Keywords: Split hand deformities, ectrodactylia of hands, lobster claw malformation, karsch neugebauer syndrome
|How to cite this article:|
Mathian VM, Sundaram AM, Karunakaran R, Vijayaragavan R, Vinod S, Rubini R. An unusual occurrence of Karsch-Neugebauer syndrome with orodental anomalies. J Pharm Bioall Sci 2012;4, Suppl S2:171-3
|How to cite this URL:|
Mathian VM, Sundaram AM, Karunakaran R, Vijayaragavan R, Vinod S, Rubini R. An unusual occurrence of Karsch-Neugebauer syndrome with orodental anomalies. J Pharm Bioall Sci [serial online] 2012 [cited 2020 Oct 22];4, Suppl S2:171-3. Available from: https://www.jpbsonline.org/text.asp?2012/4/6/171/100262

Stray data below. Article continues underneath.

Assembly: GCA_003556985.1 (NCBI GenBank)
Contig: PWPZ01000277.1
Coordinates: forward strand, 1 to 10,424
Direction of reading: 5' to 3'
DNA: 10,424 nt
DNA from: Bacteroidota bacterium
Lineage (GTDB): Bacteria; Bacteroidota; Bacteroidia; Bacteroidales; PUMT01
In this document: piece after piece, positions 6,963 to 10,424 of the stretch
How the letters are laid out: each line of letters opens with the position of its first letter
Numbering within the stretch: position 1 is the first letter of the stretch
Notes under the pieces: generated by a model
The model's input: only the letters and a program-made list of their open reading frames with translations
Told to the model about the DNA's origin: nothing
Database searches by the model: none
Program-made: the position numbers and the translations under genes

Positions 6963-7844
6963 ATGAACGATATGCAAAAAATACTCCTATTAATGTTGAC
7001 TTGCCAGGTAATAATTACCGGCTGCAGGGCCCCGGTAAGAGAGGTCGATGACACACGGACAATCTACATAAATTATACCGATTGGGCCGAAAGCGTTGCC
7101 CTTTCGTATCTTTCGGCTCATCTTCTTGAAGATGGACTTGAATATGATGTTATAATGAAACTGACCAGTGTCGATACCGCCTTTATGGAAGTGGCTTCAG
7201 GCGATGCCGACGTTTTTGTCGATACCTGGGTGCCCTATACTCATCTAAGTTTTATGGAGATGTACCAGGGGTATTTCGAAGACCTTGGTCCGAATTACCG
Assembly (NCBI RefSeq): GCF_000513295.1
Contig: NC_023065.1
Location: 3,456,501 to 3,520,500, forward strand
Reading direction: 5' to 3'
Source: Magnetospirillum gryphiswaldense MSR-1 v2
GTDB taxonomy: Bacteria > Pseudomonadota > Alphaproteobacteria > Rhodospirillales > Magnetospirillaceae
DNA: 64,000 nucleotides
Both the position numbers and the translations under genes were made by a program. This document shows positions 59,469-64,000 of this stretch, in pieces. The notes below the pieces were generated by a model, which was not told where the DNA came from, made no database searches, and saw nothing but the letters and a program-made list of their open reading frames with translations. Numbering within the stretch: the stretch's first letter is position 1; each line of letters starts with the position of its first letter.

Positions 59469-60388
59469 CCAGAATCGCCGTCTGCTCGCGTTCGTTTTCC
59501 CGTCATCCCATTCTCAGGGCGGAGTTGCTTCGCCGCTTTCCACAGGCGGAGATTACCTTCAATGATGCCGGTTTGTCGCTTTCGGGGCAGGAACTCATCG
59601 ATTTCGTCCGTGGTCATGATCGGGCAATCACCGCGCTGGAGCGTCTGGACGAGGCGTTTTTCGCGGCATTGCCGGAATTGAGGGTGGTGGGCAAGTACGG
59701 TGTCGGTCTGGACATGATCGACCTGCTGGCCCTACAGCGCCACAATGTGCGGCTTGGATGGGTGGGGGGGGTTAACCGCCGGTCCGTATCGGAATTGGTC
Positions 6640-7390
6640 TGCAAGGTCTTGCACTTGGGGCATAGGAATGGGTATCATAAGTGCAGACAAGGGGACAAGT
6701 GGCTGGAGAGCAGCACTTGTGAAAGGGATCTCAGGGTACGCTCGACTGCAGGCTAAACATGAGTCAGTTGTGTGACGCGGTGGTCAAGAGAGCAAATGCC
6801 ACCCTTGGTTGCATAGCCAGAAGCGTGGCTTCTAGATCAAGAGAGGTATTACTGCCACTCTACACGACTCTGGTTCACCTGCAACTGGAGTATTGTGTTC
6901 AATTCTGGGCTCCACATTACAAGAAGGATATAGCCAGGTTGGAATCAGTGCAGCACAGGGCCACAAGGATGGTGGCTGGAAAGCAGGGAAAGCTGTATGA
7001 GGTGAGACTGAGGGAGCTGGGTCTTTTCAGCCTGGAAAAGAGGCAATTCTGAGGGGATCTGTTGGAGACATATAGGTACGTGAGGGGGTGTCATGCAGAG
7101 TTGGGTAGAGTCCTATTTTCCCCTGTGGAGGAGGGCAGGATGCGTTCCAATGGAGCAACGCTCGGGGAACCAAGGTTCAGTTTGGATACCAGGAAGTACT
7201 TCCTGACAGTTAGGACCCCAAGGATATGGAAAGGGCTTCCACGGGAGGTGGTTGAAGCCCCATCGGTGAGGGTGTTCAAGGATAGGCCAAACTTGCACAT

Karsch-Neugebauer syndrome is a congenital anomaly of the hand where the middle digit is missing and the hand has a cleft where the metacarpal of the finger should be. This syndrome occurs in association with congenital nystagmus and is named after J. Karsch and H. Neugebauer. , The split in the hands, commonly known as ectrodactyly, gives the appearance of lobster claw. Ectrodactyly is an autosomal dominant disorder.  It may also be known as "lobster claw hand," "split hand deformity," "split hand/foot malformation (SHFM)," "cleft hand," and "ectrodactylia of the hand."
Oral findings of this syndrome include hypodontia, conical or peg-shaped teeth, anodontia, retained deciduous teeth with facial manifestations like frontal bossing, sunken cheeks, thick everted lips, thinning of eye brow, and congenital nystagmus with hypertelorism.
This case report is the first of its kind in the dental literature.
| Case Report|| |